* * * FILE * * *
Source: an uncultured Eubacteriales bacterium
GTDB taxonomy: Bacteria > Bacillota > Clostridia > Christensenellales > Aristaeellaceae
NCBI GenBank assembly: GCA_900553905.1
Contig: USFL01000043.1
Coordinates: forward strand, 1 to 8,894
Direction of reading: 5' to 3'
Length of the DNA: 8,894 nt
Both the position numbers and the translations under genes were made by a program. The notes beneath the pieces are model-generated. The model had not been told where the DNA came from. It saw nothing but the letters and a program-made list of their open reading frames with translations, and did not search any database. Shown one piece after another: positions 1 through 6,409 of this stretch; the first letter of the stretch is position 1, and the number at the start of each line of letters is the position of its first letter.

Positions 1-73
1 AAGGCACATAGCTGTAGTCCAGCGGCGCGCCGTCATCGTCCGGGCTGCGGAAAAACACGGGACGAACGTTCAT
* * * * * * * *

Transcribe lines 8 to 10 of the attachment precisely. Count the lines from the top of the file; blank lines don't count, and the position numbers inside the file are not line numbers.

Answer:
Both the position numbers and the translations under genes were made by a program. The notes beneath the pieces are model-generated. The model had not been told where the DNA came from. It saw nothing but the letters and a program-made list of their open reading frames with translations, and did not search any database. Shown one piece after another: positions 1 through 6,409 of this stretch; the first letter of the stretch is position 1, and the number at the start of each line of letters is the position of its first letter.

Positions 1-73
1 AAGGCACATAGCTGTAGTCCAGCGGCGCGCCGTCATCGTCCGGGCTGCGGAAAAACACGGGACGAACGTTCAT